She went to the police station and submitted to drug tests, which all came up clean, except for alcohol. They told her she was lucky they didn’t charge her with underage drinking. She said she felt like she had been raped. They asked her who did it. She didn’t know, and said she had to find out what happened from the friends she was out with. She scheduled a time to come back and talk to them. She was obviously very upset at this point.

She contacted all the people she was with, something like five females and two males. They all gave her the same story: she got wasted, met some guy who was a friend of a friend of a friend, and started to leave with him. One of her female pals stepped in and tried to talk her out of it. The victim then apparently screamed at her friend and told her to mind her own business. This was definitely out of character for her.

She never went back to the police station. I don’t know if she’ll ever really find out what happened that night. She doesn’t know the guy, and she remembers nothing of meeting him or leaving with him. She doesn’t know what she did that night, what was done to her, or even how she got back outside, dressed and on the street with all her things. It’s possible he just brought her to his place to crash on his couch and then told her she had to leave in the morning. It’s also possible he (or who knows who else) raped her.

It’s hard when the victim is unable to give an account of what happened, even during points when they seemed completely conscious to all friendly observers. It’s even harder when it gets to the point where the couple has enough privacy that there are no other witnesses. If the only person who remembers anything is the person accused of rape… how are you supposed to piece together any sort of reliable narrative of what happened?

I decided to contact her and ask her about the incident again, and to get permission to tell her story. One thing she said kind of initially shocked me.

She told me that her incident would have been similar to if she had come to in the middle of the street with a pain in her back like she got hit by a car. Obviously, the driver isn’t excused from hitting her, but she was an idiot for wandering aimlessly in the street. It’s not that she’s to blame. She wasn’t asking for it. She was just playing with fire while totally shit-faced.

But she’s quick to point out that women should still feel able to go out and party. Just because someone has been hit by a car doesn’t mean you never again try to cross the road. She seems more upset with herself for getting so drunk, and she has since gotten that drunk again. She’s gotten drunk and woken up in bed with an ex she hadn’t talked to in months. He said she knocked on his door early in the morning and threw herself at him.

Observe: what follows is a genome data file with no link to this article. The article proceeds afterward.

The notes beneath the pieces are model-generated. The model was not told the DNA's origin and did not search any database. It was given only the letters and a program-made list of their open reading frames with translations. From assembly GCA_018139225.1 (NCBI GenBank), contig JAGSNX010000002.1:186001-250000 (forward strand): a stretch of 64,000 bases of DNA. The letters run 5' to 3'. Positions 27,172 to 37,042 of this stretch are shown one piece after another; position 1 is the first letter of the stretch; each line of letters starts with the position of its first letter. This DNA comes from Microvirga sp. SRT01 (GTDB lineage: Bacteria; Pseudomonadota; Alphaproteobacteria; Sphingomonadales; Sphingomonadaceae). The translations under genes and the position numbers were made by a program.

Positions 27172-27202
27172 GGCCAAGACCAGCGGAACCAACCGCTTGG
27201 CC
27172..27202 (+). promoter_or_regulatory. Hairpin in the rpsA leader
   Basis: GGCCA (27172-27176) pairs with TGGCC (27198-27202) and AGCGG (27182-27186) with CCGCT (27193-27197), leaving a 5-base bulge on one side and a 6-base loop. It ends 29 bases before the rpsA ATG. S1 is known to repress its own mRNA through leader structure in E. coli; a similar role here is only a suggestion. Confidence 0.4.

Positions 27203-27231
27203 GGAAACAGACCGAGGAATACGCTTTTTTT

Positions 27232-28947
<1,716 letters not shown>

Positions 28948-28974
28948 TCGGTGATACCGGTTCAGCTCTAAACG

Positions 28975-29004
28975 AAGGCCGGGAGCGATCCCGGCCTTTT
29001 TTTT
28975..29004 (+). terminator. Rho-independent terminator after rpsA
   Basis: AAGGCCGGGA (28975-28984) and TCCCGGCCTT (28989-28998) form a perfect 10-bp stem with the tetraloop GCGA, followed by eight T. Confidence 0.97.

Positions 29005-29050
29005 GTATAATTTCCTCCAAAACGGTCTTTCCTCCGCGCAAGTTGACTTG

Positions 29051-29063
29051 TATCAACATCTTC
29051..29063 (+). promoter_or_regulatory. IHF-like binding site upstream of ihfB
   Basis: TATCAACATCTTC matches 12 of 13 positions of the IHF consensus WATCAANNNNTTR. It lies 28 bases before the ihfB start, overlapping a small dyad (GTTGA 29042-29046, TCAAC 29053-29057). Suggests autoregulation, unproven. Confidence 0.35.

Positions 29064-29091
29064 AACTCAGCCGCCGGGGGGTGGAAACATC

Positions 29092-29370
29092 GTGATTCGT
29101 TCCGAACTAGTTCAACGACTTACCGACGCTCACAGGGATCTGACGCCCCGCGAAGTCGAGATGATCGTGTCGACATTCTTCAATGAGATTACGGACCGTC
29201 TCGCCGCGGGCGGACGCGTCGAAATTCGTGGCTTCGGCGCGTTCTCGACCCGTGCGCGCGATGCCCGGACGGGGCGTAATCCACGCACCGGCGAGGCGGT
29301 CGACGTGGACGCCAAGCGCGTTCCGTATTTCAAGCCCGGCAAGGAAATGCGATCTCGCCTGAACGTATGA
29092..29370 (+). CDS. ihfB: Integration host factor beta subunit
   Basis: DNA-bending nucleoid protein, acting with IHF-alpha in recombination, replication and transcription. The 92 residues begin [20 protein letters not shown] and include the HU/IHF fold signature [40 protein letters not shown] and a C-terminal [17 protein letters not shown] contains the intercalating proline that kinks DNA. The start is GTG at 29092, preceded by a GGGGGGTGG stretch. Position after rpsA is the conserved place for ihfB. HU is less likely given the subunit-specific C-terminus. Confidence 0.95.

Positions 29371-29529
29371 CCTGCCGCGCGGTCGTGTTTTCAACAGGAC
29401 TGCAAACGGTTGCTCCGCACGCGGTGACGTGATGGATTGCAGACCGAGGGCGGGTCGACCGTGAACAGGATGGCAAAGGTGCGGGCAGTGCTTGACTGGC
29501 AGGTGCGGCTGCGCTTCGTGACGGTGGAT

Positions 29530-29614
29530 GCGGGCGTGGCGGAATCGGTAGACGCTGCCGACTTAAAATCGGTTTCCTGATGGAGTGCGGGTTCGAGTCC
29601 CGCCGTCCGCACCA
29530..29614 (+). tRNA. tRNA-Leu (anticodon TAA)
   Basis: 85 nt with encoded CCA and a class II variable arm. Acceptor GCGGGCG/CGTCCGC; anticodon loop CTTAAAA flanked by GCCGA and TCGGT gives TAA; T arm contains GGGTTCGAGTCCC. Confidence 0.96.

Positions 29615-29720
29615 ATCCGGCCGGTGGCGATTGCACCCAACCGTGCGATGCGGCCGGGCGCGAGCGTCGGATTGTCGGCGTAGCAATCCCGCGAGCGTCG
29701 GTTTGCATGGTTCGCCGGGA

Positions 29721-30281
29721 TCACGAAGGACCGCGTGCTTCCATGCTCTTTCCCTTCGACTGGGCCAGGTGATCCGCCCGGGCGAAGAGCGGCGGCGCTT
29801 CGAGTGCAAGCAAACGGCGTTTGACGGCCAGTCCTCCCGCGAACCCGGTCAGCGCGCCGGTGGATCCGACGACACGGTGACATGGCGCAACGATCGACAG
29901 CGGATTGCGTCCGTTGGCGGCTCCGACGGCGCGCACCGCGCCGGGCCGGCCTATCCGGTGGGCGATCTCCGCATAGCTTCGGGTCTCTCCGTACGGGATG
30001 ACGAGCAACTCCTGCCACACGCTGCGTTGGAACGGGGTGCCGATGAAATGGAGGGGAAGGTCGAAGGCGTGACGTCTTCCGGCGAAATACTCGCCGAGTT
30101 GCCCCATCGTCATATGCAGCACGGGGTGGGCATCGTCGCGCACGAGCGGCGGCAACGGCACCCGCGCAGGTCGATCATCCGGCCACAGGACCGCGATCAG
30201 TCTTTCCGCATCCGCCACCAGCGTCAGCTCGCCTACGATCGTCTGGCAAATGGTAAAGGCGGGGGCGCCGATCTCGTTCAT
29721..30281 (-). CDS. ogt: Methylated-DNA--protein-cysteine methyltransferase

So… she doesn’t even seem to have changed her habits. She appears to see it as a calculated risk she’s willing to take. To each their own.

I don’t care what anyone says… when you mix intoxicants and sex, there is the possibility for a legal gray area. Every law has a gray area. Even murder has one. Sure, if you murder someone while you were so wasted, but you can’t remember it… you’re still guilty. But we make allowances for self-defense, and there is definitely a gray area there regarding what constitutes a threat worthy of lethal force.

No one wants it to be open to debate. It would be so much easier if we just had simple ways of delineating what is right and what is wrong. We don’t live in that reality, though. I wish we did, but we don’t. We live in a reality where our perception and memory are not flawless. Without the video, photos and text messages, I don’t think the Steubenville rape case would have been so open and shut. Is the answer to have cameras everywhere? To video everything? I don’t know… but if we did, that would result in a lot of child porn being generated by amorous teenagers.

There are no simple answers in some situations.


  1. Nice to finally see a blog post again. Your FB tidbits are funny, but long pieces are nice every once in a while.

  2. I'm going to start posting more regularly... in theory.

  3. Like most laws, there's always a catch or a gray area. Rape seems to be a difficult thing to prove nowadays with the combination of drugs, alcohol, and even rough sex. What I like about the justice system is that it allows room for debate and questions, so that there can be legal precedence when something outside of legality happens.

    Good post, Bret.